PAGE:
Rama Katha Rasa Vahini - Post 31


Dear All,

While Rama shares with Sita about the 2 boons of Kaikeyi, about the need for Rama to fulfill father's command and move to forest for 14 years and also, while Rama is explaining to Sita as to how she has to take care of  his mother, father, brothers etc in his absence, Sita smiles and addresses Rama thus:-

"Rama! you are the son of Dasaratha. I have not heard at any time words unworthy of that lineage fall from your lips. Mother, father, brother, sister, son, daughter-in-law everyone has to experience a quantum of happiness and misery; in proportion to the good and bad done by each. But, the wife has a special source of fortune, good or bad. That is to say, she has a share in the good and bad for which her husband is responsible. She is endowed with a part of his joy or grief. 

So, if the Emperor Dasaratha has ordered you to go into the forest, he has given me too the order to go. A woman may be fed and fostered by her mother and father; she may be revered by her son; she may be served by her maids. But, they can never be her shield and support. The trinkets and toys with which you try to convince me serve only to arouse amusement in me. 

During the years preceding my wedding, father taught me all the duties that shall guide and bind me. I am neither an ignoramus nor a seeker of power. And, more than these, let me tell you, I do not cling fanatically to any opinion because it is mine. There is no need for you to point out my special duty to me, for, I know them all. It is only when I decide to remain here, isn't it, that you have to tell me how and in what ways I have to serve the parents-in-law, the sisters-in-law, and the ruler of the land? But, when I am with you, what chance is there, what need is there, for me to take on the service of others. I am coming with you in full joy! Since a long time, I have had an unfulfilled desire to spend some years in forests. It is my good fortune that I have now the chance to satisfy that desire, in the company of my Lord! I will not give ear, if you insist that I should not express my point of view in this great matter. Donít be angry with me that I disobey you. It is not just and proper for you to throw me aside here, as one throws out water from the cup after quaffing a mouthful. Believe my word! I shall not continue in Ayodhya even for a moment; take me with you".

With these words, Sita fell at Rama's feet and held them tight. "I have not the slightest sorrow that you were not crowned. I hold you dear, crowned or uncrowned. Wherever you are, that is the Empire for me. There is my Treasure. That is my Glory," she pleaded and prayed. Rama told her that forest life was fraught with fears and dangers. The forest was infested with wild animals and wilder men, demonic depredators and dacoits. One has to encounter floods in rivers, wade through thick thorny undergrowth. He said that she was not used to traverse places on foot and therefore, she will have to undergo great exhaustion. He described various other forms of fear and anxiety that will confront her. But, Sita was unmoved. She replied. "Lord! However wild the animals may be, however thick and terror-striking the forest may be, what harm can they cause, what injury can they inflict on me, when you are by my side? I can walk through forest tracks; it will be no trouble for me. I will be happier if you ask me to walk first, preparing the path smooth for you to tread. I shall pick and cast away stones, pebbles and thorns to lessen pain, making your journey easy.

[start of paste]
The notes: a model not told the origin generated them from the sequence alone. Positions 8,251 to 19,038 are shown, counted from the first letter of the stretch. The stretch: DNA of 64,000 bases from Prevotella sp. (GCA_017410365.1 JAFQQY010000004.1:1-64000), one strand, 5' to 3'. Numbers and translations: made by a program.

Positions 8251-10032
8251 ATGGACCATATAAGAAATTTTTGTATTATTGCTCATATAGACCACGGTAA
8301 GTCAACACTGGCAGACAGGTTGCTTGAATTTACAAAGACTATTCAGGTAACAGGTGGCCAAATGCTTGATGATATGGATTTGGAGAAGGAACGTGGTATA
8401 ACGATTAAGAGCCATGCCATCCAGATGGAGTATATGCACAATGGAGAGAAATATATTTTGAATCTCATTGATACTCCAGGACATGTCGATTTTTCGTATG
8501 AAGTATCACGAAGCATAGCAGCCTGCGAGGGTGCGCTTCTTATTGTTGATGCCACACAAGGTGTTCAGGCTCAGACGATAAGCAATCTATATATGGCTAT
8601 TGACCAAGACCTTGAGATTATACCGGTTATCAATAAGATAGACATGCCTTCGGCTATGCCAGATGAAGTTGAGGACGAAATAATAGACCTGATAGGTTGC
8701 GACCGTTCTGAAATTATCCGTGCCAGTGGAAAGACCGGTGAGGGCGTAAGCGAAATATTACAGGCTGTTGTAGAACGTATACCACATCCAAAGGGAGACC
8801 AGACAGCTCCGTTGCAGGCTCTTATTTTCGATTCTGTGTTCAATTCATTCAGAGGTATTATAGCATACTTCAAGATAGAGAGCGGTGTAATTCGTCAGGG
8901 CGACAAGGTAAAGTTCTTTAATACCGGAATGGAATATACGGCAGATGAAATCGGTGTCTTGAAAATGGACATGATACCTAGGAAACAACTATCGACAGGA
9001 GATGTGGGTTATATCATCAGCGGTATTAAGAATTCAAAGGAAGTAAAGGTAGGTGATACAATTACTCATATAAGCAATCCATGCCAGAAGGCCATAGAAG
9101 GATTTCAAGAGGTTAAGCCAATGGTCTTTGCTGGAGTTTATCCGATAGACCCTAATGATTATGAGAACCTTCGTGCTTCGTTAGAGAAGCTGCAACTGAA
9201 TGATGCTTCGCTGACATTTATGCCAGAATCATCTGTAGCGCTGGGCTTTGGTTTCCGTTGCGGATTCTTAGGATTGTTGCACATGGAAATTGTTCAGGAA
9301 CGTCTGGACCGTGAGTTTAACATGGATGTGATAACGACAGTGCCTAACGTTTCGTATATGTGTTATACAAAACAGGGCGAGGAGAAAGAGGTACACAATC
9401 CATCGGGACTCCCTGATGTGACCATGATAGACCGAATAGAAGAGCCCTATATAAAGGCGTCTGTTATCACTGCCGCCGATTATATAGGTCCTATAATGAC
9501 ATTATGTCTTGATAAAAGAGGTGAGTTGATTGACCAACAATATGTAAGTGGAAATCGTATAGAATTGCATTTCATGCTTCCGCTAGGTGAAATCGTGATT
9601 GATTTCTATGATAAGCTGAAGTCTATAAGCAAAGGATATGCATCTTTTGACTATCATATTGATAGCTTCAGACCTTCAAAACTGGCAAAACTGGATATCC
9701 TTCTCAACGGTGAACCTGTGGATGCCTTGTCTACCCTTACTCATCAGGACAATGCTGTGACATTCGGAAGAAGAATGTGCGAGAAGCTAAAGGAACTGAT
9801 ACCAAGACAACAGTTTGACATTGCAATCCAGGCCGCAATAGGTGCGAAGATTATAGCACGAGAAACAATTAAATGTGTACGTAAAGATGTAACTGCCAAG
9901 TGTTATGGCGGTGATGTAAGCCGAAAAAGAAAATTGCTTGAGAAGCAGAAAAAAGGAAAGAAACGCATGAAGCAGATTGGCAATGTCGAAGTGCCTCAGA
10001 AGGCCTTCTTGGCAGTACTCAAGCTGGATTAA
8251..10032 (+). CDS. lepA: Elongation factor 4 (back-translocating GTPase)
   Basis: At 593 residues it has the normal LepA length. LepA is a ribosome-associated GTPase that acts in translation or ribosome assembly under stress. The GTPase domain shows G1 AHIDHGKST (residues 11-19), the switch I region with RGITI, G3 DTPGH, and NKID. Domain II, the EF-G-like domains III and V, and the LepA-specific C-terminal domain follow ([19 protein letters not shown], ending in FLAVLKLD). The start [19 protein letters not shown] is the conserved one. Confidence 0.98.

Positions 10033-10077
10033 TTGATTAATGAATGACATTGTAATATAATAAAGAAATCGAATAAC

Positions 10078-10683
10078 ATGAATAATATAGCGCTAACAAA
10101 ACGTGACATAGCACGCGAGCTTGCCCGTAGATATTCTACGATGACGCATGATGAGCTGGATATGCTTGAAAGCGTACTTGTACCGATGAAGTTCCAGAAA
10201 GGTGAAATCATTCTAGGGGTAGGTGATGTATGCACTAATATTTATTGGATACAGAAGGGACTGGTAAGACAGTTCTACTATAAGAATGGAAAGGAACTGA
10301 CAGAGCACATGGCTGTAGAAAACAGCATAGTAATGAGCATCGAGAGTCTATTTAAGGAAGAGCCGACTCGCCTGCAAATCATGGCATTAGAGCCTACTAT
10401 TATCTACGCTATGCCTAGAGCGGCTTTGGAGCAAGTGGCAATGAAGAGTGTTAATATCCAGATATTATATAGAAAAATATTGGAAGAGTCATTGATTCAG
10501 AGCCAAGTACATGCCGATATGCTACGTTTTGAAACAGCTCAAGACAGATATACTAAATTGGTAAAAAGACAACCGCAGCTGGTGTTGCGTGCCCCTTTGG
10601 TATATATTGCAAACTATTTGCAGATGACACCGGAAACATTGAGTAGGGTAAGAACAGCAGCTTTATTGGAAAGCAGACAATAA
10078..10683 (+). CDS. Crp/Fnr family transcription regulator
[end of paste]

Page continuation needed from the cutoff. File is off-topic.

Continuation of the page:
Allow me to be with you, so that I may render this service and be happy. Here, in the palace of Ayodhya, and in the zenana, I could not get the chance to serve you. I felt worried and miserable that all services for you were undertaken by attendants and aides. There will be no attendant, no aide in the forest! So, I can be happy, doing all the services myself. That is my great good fortune! Make my life worth while, Lord. Give me that glorious chance!" Sita prayed in a variety of ways, pleading for mercy and justice. Rama was moved to compassion, He said, "Sita! Living in the forest, you cannot be happy, you have to suffer greatly in the coming days". 

Rama expatiated on the horrors of jungles and the sufferings that one has inevitably to meet there.  She replied, "Rama,  You are a scion of the lkshvaku line, which has saved millions from danger and disaster! Can you not guard me against them? Are you so weak of hand? I wonít give you trouble; through me, you will not have the slightest worry. Lord! I cannot but follow you. I will lay myself down and sleep at your feet; that will give me the fullest bliss. Rama! I know and recognize none except you. I cannot exist alive for a moment apart from you. Well. If you hold fast to your resolution and proceed, leaving me in Ayodhya, Sita would have drawn her last breath before you reach the forest. Take this as Truth".